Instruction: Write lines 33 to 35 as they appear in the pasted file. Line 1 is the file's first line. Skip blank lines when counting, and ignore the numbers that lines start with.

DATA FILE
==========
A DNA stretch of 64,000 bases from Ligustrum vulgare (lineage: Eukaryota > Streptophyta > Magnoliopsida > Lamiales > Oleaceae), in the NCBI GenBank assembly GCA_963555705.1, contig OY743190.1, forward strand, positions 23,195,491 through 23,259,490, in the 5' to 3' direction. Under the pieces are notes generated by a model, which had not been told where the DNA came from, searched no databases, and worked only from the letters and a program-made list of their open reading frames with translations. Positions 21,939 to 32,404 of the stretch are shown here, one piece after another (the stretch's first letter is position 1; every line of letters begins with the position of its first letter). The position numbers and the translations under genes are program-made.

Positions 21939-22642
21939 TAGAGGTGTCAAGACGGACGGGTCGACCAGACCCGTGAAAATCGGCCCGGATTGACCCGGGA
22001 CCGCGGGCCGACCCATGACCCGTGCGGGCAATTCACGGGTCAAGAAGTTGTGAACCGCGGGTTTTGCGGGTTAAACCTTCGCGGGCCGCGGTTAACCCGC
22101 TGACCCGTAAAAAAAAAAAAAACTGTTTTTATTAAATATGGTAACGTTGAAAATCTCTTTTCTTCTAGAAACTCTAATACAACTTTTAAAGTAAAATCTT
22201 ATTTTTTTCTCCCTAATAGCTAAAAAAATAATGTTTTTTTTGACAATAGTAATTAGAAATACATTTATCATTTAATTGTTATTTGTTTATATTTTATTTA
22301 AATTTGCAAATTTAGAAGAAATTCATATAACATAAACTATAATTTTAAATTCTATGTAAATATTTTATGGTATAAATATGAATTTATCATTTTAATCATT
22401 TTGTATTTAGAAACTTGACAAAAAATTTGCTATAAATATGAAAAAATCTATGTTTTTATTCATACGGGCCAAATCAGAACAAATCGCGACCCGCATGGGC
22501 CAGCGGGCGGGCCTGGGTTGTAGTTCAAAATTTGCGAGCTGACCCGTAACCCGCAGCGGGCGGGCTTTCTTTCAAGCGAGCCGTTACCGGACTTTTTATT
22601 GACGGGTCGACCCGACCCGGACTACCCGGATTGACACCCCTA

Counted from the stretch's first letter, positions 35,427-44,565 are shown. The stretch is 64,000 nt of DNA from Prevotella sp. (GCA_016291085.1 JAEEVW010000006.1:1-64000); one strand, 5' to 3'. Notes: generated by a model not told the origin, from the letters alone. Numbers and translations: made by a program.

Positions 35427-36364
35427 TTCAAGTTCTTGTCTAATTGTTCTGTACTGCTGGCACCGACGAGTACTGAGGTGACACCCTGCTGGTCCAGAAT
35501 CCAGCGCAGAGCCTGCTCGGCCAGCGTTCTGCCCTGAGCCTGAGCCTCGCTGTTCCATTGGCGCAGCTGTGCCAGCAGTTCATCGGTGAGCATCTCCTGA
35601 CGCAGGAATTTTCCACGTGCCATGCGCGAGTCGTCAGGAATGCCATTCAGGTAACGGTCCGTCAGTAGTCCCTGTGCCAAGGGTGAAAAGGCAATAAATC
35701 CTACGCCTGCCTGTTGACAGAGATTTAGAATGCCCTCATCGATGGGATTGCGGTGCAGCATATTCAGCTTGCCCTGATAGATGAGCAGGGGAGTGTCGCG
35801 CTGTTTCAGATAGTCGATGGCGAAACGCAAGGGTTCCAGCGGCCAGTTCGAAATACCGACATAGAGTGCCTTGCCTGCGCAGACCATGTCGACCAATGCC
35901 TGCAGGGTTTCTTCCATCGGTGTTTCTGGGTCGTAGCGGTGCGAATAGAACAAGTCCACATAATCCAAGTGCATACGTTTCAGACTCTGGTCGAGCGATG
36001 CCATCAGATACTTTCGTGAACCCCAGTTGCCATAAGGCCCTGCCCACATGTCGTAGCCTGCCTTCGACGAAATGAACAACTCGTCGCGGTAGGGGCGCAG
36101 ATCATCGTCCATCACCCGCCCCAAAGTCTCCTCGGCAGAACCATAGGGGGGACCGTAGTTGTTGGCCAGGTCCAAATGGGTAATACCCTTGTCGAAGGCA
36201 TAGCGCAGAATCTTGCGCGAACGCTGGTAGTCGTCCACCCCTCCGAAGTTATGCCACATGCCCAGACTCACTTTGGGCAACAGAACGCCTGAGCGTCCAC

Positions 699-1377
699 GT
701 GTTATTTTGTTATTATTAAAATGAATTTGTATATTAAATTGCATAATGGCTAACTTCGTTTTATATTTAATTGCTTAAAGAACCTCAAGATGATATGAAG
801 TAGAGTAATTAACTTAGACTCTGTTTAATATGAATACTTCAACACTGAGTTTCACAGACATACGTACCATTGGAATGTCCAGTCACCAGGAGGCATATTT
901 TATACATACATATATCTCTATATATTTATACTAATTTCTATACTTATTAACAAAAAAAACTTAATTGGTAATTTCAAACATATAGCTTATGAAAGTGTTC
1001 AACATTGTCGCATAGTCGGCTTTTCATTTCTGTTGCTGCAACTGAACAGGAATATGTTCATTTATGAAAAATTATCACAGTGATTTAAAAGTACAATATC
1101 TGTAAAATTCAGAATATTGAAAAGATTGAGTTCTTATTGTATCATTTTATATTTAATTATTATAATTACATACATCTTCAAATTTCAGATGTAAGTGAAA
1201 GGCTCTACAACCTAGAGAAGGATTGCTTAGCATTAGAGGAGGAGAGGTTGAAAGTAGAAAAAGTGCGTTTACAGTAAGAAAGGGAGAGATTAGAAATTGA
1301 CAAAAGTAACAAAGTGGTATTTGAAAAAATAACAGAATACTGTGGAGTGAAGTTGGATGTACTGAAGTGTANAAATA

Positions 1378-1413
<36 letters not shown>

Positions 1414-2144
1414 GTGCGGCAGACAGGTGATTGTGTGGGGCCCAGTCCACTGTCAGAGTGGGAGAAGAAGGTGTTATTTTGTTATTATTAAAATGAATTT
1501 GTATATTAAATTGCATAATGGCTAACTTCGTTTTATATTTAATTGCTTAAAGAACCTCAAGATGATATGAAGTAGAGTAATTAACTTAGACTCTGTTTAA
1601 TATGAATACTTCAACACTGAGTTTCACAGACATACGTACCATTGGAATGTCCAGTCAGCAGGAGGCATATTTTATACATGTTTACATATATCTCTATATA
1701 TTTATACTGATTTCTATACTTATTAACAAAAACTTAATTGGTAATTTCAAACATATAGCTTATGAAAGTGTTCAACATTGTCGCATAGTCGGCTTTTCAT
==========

Positions 1414-2144
1414 GTGCGGCAGACAGGTGATTGTGTGGGGCCCAGTCCACTGTCAGAGTGGGAGAAGAAGGTGTTATTTTGTTATTATTAAAATGAATTT
1501 GTATATTAAATTGCATAATGGCTAACTTCGTTTTATATTTAATTGCTTAAAGAACCTCAAGATGATATGAAGTAGAGTAATTAACTTAGACTCTGTTTAA